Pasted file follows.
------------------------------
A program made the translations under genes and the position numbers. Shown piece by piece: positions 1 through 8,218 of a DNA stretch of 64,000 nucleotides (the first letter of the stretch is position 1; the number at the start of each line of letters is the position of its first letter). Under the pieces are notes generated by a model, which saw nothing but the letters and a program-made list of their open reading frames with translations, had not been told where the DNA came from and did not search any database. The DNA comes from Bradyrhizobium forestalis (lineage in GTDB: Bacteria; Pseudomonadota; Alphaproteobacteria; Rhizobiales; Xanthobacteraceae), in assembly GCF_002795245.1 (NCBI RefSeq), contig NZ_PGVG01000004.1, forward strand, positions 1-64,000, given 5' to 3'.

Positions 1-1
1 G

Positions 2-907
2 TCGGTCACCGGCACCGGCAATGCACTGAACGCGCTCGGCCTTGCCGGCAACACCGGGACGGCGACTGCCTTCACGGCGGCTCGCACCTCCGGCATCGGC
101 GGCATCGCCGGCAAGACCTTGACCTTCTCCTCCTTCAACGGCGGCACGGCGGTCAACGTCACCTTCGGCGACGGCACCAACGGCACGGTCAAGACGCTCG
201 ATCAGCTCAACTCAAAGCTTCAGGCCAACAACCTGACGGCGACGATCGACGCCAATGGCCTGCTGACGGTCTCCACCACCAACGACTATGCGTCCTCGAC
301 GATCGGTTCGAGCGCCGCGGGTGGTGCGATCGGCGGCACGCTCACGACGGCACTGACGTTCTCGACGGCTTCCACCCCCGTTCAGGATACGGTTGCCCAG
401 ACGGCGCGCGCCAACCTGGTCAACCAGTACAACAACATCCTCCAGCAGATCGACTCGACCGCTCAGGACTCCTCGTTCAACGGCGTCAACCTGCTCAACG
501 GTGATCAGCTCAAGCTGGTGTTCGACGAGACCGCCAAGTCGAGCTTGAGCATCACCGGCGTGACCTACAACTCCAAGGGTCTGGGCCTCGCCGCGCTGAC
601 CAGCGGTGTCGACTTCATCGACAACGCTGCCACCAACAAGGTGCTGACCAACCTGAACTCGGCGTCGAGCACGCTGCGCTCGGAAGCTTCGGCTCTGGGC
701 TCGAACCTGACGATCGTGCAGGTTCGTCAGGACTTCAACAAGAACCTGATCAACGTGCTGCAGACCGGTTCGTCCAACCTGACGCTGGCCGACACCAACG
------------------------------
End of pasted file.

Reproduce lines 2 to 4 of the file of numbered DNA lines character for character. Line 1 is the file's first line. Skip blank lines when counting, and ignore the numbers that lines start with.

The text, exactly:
Positions 1-1
1 G

Positions 2-907